Not often enough, right?
So make a point to buy a ticket and take in Drury Lane Theatre’s stunning production of Billy Elliot. Electric brilliance is the take-away because director and choreographer extraordinaire Rachel Rockwell treats this regional theatre premiere like a pre-Broadway tryout.
Of course, the mega hit (book and lyrics by Lee Hall and strong score by Elton John) on both shores of the pond already won the Best Musical Olivier in 2006, the Best New Musical Tony in 2009 and took up residence in Chicago for much of 2010. Somehow, Rockwell’s version is fresher, gutsier and better.
Billy Elliot is based on a film of the same name, telling the story of a young boy in a small Northeast England town whose mother recently died. He is raised by his father, a coal miner, and lives with his older brother, also a miner, and his confused but loving grandmother. Set amid 1984-85 miners’ strike and Prime Minister Margaret Thatcher’s iron reign, the family’s and town’s struggles are evident.
When Billy lingers after a weekly boxing lesson at the town rec center, he is drawn into a ballet class by rough-around-the-edges instructor Mrs. Wilkinson, who opens his life to the magic of the arts and the timeless lesson of pursuing a dream, even against long odds and without support. A fuller plot summary and production history of Billy Elliot may be read here.
By intensely focusing on poverty, rising tensions, strikers’ anger and working class bigotry, it’s understandable why Drury Lane’s Billy, brilliantly portrayed by bright star Nicholas Dantes on opening night (Kyle Halford at other performances), is sad for more than the loss of his mother; he wears the gloom of his surroundings.
By doubling down on the despair, truly intermingling it with the beauty of dance, Rockwell delivers a journey that’s critical, not just interesting; a dream that becomes a quest for life over certain death; and redemption that’s necessity more than mere desire—therefore all the more triumphant.
This signature Billy Elliot is not signed by Rockwell and her Billys alone. The incredible Ron E. Rains makes a strong case that his Dad’s character growth may be the most significant of all. Rains transforms from newly-widowed, blue collared miner who believes only a “poof” boy might dance to a fierce defender of his son whose art might deliver him from the evils befalling his town. To boot, Rains’ rendition of “Deep Into the Ground” is flat-out fabulous.
One of Chicagoland’s finest leading ladies, Jeff winner Susie McMonagle, is stunning as chain-smoking dance instructor Mrs. Wilkinson. Reprising one of her roles from the national tour, McMonagle provides the perfect, deft combination of tough love and tenderness.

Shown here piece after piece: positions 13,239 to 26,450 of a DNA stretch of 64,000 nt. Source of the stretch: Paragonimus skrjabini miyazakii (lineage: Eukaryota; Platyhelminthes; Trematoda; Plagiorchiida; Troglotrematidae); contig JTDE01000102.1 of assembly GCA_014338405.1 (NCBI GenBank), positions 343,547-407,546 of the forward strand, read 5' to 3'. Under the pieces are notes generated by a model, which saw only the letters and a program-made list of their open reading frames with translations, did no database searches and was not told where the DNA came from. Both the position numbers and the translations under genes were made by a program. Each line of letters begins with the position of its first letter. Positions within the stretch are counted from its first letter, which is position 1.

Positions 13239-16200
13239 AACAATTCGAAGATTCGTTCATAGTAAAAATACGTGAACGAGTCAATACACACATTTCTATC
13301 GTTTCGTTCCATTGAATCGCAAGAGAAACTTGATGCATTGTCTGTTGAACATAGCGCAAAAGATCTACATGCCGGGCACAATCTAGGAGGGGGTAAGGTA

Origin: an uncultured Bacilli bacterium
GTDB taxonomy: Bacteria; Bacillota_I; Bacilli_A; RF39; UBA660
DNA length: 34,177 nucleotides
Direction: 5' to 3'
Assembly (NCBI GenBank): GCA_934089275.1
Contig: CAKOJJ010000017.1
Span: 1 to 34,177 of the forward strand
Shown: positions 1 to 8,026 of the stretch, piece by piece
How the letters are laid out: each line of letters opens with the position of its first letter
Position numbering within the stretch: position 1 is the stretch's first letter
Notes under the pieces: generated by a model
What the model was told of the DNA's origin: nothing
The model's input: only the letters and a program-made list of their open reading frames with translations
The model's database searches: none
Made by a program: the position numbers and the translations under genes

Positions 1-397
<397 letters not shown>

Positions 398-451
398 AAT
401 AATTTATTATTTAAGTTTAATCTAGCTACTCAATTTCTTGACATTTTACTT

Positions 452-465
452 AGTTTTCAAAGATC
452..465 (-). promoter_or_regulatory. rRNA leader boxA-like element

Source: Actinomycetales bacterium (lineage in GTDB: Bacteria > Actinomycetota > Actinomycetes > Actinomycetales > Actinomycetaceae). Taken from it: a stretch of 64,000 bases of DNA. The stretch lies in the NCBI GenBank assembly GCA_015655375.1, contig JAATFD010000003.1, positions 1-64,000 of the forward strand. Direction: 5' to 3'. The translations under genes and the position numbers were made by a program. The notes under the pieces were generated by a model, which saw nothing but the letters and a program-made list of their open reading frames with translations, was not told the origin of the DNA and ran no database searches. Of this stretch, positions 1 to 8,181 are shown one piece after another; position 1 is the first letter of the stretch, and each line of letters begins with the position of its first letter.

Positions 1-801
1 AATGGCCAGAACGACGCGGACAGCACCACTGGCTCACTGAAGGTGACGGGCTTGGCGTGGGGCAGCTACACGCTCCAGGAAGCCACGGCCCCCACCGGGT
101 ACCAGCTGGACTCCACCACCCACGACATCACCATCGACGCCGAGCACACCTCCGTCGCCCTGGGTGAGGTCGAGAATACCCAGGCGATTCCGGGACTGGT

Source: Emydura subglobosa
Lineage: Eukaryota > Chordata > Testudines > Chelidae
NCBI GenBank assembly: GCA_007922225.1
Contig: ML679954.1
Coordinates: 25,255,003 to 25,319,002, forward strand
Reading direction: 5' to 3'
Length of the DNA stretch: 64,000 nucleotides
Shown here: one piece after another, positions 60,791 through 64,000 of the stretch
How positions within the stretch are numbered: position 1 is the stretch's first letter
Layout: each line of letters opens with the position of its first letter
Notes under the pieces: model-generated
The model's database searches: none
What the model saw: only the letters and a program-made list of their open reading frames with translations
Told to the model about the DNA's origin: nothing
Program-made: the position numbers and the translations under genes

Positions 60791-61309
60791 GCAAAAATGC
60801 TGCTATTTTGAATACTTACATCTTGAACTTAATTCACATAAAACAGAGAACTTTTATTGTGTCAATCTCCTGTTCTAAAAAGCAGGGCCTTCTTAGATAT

Liam Quleay as Billy’s brother, Tony; Maureen Gallagher as Grandma; Fred Zimmerman as miners’ leader Big Davey; Brianna Borger as Mum; Rhett Guter as Older Billy; Michael Harp as Billy’s pal, Michael; and young Zachary Uzarraga as young boy dressed up as Maggie Thatcher all deliver shining, signature performances. Indeed, the entire ensemble is first rate and their singing, directed by Roberta Duchak, is absolutely splendid.
From the strong “Solidarity” to the tender “Dear Billy” and the comedic “Expressing Yourself” and “Merry Christmas, Maggie Thatcher,” musical and, of course, dance highlights abound. There’s at least as much tap as ballet, and no patron should slide out quickly to beat traffic. The extra five minutes watching a true “bring down the house” number that is the “Company Celebration” is so worth it—perhaps the finest musical finale on a Chicagoland stage this year.
Effective set design by Kevin Depinet, spot-on costuming by Dustin Cross and hugely effective lighting by Lee Fiskness complete Drury Lane’s consummate professionalism.
Perhaps this Billy Elliot experience is best described by the title character himself. As Billy answers when asked how it feels when he’s dancing, so does his answer match the feeling of a patron of this production: “Don’t know. Sorta feels good…then I like, forget everything. And…sorta disappear…Like I feel a change in my whole body. And I’ve got this fire in my body. I’m just there. Flyin’ like a bird. Like electricity. Yeah, like electricity.”
“Billy Elliot” runs through June 7 at the Drury Lane Theatre, 100 Drury Lane, Oakbrook Terrace. Parking is complimentary. Information and tickets ($45-$60 with additional dinner packages and senior and student discounts for some shows) are available online at www.drurylane.com or by phone (630) 530-0111.